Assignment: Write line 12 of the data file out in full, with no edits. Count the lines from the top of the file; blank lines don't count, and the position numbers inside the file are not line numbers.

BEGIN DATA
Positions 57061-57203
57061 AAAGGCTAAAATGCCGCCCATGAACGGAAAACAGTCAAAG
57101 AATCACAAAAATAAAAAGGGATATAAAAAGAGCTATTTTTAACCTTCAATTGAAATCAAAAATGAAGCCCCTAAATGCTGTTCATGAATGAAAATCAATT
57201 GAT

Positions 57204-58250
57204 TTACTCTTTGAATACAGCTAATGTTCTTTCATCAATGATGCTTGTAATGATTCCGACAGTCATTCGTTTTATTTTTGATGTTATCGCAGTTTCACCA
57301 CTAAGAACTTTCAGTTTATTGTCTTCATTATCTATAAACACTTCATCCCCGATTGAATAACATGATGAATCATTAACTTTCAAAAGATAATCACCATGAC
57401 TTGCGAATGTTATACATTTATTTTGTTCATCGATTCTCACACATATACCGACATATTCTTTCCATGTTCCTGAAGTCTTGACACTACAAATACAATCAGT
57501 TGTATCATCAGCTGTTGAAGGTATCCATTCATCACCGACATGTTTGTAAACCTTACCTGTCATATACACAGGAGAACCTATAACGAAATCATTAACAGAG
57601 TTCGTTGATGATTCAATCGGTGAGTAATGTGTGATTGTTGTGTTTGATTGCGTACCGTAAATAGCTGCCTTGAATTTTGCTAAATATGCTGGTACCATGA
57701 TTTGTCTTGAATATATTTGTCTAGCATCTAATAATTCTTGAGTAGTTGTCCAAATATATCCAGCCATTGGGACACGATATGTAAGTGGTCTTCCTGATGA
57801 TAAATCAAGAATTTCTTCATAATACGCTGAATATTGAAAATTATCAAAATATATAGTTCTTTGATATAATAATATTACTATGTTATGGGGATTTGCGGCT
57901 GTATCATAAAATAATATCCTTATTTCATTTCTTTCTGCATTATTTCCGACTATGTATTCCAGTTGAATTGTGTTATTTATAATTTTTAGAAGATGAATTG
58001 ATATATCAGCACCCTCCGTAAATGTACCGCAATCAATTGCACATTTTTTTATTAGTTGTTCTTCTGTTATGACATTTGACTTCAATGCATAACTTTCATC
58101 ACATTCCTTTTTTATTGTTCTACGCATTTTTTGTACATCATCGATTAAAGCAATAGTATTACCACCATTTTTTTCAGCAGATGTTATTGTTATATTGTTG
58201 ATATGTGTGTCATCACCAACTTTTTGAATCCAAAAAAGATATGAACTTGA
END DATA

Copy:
57801 TAAATCAAGAATTTCTTCATAATACGCTGAATATTGAAAATTATCAAAATATATAGTTCTTTGATATAATAATATTACTATGTTATGGGGATTTGCGGCT